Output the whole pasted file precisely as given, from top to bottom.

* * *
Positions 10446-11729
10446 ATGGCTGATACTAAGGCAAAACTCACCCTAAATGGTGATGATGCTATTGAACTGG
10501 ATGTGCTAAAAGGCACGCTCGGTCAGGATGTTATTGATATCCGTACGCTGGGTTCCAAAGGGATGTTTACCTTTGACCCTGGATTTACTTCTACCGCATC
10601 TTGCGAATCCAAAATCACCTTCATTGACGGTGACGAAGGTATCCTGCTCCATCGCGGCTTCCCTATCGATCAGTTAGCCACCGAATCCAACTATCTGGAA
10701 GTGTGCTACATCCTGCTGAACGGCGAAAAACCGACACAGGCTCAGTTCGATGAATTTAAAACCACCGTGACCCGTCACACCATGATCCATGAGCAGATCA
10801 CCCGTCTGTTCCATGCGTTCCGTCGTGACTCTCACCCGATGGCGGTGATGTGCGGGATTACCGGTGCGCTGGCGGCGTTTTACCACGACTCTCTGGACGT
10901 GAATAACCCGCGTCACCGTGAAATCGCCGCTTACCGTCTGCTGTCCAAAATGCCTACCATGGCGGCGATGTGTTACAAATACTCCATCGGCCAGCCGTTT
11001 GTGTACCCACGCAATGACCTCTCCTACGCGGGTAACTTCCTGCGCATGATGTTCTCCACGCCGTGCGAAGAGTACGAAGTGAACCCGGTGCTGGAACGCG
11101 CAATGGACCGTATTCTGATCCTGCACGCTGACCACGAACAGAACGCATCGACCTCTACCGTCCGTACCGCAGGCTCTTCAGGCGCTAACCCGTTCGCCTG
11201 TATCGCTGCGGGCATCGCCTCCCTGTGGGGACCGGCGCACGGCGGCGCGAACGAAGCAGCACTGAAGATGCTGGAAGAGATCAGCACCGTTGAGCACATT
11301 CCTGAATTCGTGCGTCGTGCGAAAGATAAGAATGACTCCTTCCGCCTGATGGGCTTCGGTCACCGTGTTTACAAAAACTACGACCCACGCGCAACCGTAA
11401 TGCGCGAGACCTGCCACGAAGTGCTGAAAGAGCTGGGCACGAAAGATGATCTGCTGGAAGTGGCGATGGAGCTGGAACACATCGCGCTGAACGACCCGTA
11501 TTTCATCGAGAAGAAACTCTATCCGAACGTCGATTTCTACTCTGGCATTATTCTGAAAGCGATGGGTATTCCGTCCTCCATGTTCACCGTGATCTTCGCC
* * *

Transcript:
Positions 10446-11729
10446 ATGGCTGATACTAAGGCAAAACTCACCCTAAATGGTGATGATGCTATTGAACTGG
10501 ATGTGCTAAAAGGCACGCTCGGTCAGGATGTTATTGATATCCGTACGCTGGGTTCCAAAGGGATGTTTACCTTTGACCCTGGATTTACTTCTACCGCATC
10601 TTGCGAATCCAAAATCACCTTCATTGACGGTGACGAAGGTATCCTGCTCCATCGCGGCTTCCCTATCGATCAGTTAGCCACCGAATCCAACTATCTGGAA
10701 GTGTGCTACATCCTGCTGAACGGCGAAAAACCGACACAGGCTCAGTTCGATGAATTTAAAACCACCGTGACCCGTCACACCATGATCCATGAGCAGATCA
10801 CCCGTCTGTTCCATGCGTTCCGTCGTGACTCTCACCCGATGGCGGTGATGTGCGGGATTACCGGTGCGCTGGCGGCGTTTTACCACGACTCTCTGGACGT
10901 GAATAACCCGCGTCACCGTGAAATCGCCGCTTACCGTCTGCTGTCCAAAATGCCTACCATGGCGGCGATGTGTTACAAATACTCCATCGGCCAGCCGTTT
11001 GTGTACCCACGCAATGACCTCTCCTACGCGGGTAACTTCCTGCGCATGATGTTCTCCACGCCGTGCGAAGAGTACGAAGTGAACCCGGTGCTGGAACGCG
11101 CAATGGACCGTATTCTGATCCTGCACGCTGACCACGAACAGAACGCATCGACCTCTACCGTCCGTACCGCAGGCTCTTCAGGCGCTAACCCGTTCGCCTG
11201 TATCGCTGCGGGCATCGCCTCCCTGTGGGGACCGGCGCACGGCGGCGCGAACGAAGCAGCACTGAAGATGCTGGAAGAGATCAGCACCGTTGAGCACATT
11301 CCTGAATTCGTGCGTCGTGCGAAAGATAAGAATGACTCCTTCCGCCTGATGGGCTTCGGTCACCGTGTTTACAAAAACTACGACCCACGCGCAACCGTAA
11401 TGCGCGAGACCTGCCACGAAGTGCTGAAAGAGCTGGGCACGAAAGATGATCTGCTGGAAGTGGCGATGGAGCTGGAACACATCGCGCTGAACGACCCGTA
11501 TTTCATCGAGAAGAAACTCTATCCGAACGTCGATTTCTACTCTGGCATTATTCTGAAAGCGATGGGTATTCCGTCCTCCATGTTCACCGTGATCTTCGCC